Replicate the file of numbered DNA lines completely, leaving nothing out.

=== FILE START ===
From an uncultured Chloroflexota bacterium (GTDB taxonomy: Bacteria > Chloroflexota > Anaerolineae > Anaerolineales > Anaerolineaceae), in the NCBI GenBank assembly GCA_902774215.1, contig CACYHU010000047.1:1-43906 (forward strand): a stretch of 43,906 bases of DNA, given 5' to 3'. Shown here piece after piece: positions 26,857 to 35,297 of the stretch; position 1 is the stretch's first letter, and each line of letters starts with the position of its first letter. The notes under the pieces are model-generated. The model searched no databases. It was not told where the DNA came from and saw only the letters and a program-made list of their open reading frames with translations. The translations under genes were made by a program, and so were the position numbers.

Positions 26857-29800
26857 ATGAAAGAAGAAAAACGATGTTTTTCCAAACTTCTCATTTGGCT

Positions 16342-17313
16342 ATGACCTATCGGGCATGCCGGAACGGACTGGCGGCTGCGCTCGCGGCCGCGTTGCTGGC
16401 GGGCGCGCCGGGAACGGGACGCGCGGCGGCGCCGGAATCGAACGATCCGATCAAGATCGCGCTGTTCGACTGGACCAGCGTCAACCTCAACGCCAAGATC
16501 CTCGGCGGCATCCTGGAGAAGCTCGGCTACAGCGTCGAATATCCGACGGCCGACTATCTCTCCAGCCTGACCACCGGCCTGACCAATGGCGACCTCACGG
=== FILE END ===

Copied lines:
From an uncultured Chloroflexota bacterium (GTDB taxonomy: Bacteria > Chloroflexota > Anaerolineae > Anaerolineales > Anaerolineaceae), in the NCBI GenBank assembly GCA_902774215.1, contig CACYHU010000047.1:1-43906 (forward strand): a stretch of 43,906 bases of DNA, given 5' to 3'. Shown here piece after piece: positions 26,857 to 35,297 of the stretch; position 1 is the stretch's first letter, and each line of letters starts with the position of its first letter. The notes under the pieces are model-generated. The model searched no databases. It was not told where the DNA came from and saw only the letters and a program-made list of their open reading frames with translations. The translations under genes were made by a program, and so were the position numbers.

Positions 26857-29800
26857 ATGAAAGAAGAAAAACGATGTTTTTCCAAACTTCTCATTTGGCT

Positions 16342-17313
16342 ATGACCTATCGGGCATGCCGGAACGGACTGGCGGCTGCGCTCGCGGCCGCGTTGCTGGC
16401 GGGCGCGCCGGGAACGGGACGCGCGGCGGCGCCGGAATCGAACGATCCGATCAAGATCGCGCTGTTCGACTGGACCAGCGTCAACCTCAACGCCAAGATC
16501 CTCGGCGGCATCCTGGAGAAGCTCGGCTACAGCGTCGAATATCCGACGGCCGACTATCTCTCCAGCCTGACCACCGGCCTGACCAATGGCGACCTCACGG